King Abdullah Street is one of the most important streets in Jeddah and runs from King Fahd Road by the waterfront in the west of Jeddah to the eastern end of the city. It is famous for hosting numerous corporate offices and commercial developments. It will be near the HSR Entrance in Jeddah central train station which connects Jeddah with Makkah, AL-Madinah, and King Adullah Economic City (KAEC). And it also has the tallest flagpole in the world at a height of 170 m (558 ft). This road also faced a catastrophe in 2011 when it was submerged with rainwater.
Tahaliyah Street is an important fashion and shopping street in central Jeddah. It contains many upscale department and high fashion brands store as well as boutiques. It has been renamed "Prince Mohammad bin Abdul Aziz Road" by the government, but this official name is not widely used. It also has many fine dining options.
Madinah Road is a historically significant street in Jeddah. It links the Southern districts with the North, and contains the Main offices of several companies and showrooms. The northern end of the road links to the King Abdul Aziz Int'l Airport, which is a contributing factor to heavy traffic on this road at most times during the day.
Most citizens are Sunni Muslims. The government, courts and civil and criminal laws enforce a moral code established by Shari'ah. A very small minority of Saudi citizens are Shia Muslims, and there is also a large foreign workforce.
The city has over 1,300 mosques. The law does not allow other religions' buildings, books, icons and expressions of faith. However, private religious observance not involving Muslims nor offending public order and morality is tolerated.
Since the 7th century, Jeddah has hosted millions of Muslim pilgrims from all over the world on their way to Hajj. This merge with pilgrims has a major impact on the society, religion, and economy of Jeddah.
Cultural projects and foundations with a branch in Jeddah
- Encyclopedia of Makkah and Madinah
- Saqifat al-Safa Trust
Jeddah's multi-ethnic citizenry has influenced Jeddah's traditional cuisine.
Some dishes are native to the Hejaz, like Saleeg سَليق and Mabshūr مَبْشُور is a white-rice dish, cooked in broth, often made with chicken instead of lamb meat. Jeddah cuisine is popular as well and dishes like, Foul, Shorabah Hareira (Hareira soup), Mugalgal, Madhbi (chicken grilled on stone), Madfun (literally meaning "buried"), Magloobah, Kibdah, Manzalah (usually eaten at Eid ul-Fitr), Magliya (a local version of falafel) and Saiyadyia which can be acquired in many traditional restaurants around the city, such as Althamrat, Abo-Zaid, Al-Quarmooshi, Ayaz, and Hejaziyat.
Some were imported from other Saudi regions like Kabsa كَبْسَة from Najd, Arīka عَريكة and Ma'sūb مَعْصُوب from the southern Saudi region. Other Dishes were imported from other cultures through Saudis of different origins, like Mantu مَنْتو, Yaghmush يَغْمُش and Ruz Bukhāri رُز بُخاري from Central Asia, Burēk بُريك and Šurēk شُريك and Kabab almīru كباب الميرو from Turkey and the Balkans, Mandi مَنْدي from Yemen, Mutabbag مُطَبَّق from Yemen-Malaysia, Biryāni برياني and Kābli كابلي rice dishes from South Asia.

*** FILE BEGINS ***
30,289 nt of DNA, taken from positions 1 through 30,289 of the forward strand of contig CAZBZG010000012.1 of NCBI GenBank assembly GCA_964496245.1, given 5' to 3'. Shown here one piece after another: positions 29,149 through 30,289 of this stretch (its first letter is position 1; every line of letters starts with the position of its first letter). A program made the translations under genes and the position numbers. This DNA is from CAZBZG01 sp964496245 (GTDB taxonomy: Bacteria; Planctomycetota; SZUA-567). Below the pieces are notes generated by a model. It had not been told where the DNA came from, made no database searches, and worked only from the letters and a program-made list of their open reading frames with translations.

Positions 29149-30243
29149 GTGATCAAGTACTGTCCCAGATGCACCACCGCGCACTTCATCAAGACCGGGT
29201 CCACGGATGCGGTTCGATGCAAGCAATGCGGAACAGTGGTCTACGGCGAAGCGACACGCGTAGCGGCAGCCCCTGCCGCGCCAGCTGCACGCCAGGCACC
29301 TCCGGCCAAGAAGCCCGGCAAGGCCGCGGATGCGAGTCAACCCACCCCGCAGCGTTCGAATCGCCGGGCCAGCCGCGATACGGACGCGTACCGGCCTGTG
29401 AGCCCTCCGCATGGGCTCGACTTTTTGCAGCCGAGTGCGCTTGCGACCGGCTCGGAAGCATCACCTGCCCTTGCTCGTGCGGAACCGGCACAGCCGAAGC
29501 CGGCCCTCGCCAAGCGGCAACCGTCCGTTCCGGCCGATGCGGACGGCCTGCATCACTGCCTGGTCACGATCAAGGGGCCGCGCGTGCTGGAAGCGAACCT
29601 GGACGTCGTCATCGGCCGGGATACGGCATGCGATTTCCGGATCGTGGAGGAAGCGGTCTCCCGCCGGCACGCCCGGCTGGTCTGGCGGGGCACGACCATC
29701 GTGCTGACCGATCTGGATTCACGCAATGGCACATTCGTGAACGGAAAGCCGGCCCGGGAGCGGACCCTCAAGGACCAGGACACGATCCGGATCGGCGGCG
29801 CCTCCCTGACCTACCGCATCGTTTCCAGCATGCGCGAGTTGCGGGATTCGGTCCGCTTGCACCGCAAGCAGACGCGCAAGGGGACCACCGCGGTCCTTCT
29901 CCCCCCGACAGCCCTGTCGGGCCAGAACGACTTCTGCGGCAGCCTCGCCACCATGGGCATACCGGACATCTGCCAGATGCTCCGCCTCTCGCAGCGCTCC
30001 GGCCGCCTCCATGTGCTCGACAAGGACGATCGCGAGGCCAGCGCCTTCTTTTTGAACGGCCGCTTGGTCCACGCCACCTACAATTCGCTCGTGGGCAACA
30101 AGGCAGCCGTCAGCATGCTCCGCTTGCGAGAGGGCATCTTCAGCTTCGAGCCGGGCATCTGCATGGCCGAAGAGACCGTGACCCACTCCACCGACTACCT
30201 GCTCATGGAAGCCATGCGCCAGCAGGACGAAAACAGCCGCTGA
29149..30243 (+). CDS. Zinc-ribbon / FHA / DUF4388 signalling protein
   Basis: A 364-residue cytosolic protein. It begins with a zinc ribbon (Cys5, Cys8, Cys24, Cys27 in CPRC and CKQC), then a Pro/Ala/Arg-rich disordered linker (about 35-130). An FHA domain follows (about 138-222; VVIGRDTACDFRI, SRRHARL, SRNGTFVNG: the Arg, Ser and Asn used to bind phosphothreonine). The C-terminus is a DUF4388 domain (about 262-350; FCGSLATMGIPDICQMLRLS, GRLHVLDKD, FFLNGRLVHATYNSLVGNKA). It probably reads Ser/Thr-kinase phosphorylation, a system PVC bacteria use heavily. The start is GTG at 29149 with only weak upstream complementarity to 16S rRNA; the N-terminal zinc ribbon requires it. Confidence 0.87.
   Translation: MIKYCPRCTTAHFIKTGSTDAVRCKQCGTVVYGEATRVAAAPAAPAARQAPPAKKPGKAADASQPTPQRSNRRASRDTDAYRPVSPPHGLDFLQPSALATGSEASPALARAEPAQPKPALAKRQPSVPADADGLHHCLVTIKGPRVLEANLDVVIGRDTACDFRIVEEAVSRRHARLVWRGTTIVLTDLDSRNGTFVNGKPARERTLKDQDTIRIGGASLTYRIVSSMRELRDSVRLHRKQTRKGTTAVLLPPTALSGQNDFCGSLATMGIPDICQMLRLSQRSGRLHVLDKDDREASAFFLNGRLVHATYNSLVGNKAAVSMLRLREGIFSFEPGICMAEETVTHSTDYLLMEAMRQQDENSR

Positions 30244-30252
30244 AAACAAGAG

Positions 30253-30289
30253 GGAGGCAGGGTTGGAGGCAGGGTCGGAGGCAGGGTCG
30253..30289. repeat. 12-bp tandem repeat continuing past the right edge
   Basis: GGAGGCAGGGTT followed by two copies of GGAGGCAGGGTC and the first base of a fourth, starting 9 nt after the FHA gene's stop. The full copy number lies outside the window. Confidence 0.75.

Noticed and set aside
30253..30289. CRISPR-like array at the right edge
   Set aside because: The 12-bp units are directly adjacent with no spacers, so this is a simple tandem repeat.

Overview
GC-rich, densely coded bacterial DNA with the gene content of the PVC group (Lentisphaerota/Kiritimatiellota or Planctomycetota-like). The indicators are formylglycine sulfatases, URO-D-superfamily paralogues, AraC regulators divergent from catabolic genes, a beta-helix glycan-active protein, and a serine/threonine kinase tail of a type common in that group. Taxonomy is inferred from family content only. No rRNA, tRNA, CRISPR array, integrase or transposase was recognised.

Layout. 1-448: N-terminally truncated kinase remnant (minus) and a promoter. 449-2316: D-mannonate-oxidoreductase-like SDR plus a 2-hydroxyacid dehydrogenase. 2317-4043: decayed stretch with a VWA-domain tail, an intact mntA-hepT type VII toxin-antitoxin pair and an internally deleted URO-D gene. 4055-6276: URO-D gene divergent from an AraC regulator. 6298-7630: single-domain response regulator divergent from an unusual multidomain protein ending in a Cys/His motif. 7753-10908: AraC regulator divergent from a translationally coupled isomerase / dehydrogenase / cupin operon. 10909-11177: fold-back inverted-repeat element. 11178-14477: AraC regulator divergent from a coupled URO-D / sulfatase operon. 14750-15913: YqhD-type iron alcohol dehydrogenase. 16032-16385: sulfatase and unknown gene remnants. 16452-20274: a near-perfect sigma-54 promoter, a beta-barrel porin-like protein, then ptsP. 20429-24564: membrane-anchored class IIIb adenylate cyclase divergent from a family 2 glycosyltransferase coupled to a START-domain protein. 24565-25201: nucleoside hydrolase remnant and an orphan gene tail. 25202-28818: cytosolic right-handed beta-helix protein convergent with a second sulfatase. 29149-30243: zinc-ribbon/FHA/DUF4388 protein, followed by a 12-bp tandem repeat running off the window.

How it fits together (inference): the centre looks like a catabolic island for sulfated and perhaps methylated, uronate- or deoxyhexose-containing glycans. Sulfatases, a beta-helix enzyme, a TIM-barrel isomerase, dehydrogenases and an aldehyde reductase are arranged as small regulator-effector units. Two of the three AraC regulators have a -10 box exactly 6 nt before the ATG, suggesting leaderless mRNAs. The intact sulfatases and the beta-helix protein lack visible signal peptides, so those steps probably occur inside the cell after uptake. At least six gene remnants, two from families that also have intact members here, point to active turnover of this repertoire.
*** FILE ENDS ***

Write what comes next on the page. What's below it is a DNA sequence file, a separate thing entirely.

Grilled meat dishes such as shawarma, kofta and kebab have a good market in Jeddah. During Ramadan, sambousak and ful are especially popular at the evening iftar meal. These dishes are found in Lebanese, Syrian, and Turkish restaurants.
The most popular local fast food chain, begun in 1974, is Al Baik, with branches in Jeddah and the neighbouring cities of Makkah, Madinah and Yanbu. Their main dish is broasted (broiled and roasted) chicken, commonly known by Jeddans as "Broast", and a variety of seafood. Other local fast food restaurants have sprung up, like Al Tazaj, which serves seasoned grilled chicken (called Farooj) and a side of Tahina with onion and spices. Foultameez serves Foul and Tameez as fast food; Kudu and Herfy serve Western fast food; Halawani serves local variants of Shawerma; and Shawermatak has pioneered drive-through sales of Shawerma. Another popular fast-food chain is Hot and Crispy, an Arabic franchise popular for their spiced curly fries.
Indian, Bangladeshi, Pakistani and other Asian foods are also popular. Italian, French and American restaurants are also to be found.
During the oil boom in the late 1970s and 1980s, there was a focused civic effort led by the then city's mayor Mohamed Said Farsi  to bring art to Jeddah's public areas. As a result, Jeddah contains a large number of modern open-air sculptures and works of art, typically situated in roundabouts, making the city one of the largest open-air art galleries in the world. Sculptures include works by Jean/Hans Arp, César Baldaccini, Alexander Calder, Henry Moore, Joan Miró and Victor Vasarely. They often depict traditional Saudi items such as coffee pots, incense burners, palm trees, etc. The fact that Islamic tradition prohibits the depiction of living creatures, notably the human form, has made for some very creative, as well as bizarre, modern art. These include a giant geometry set, a giant bicycle, and a huge block of concrete with several cars protruding from it at odd angles and a monumental sculpture by Aref Rayess called "Swords of God (Soyuf Allah)".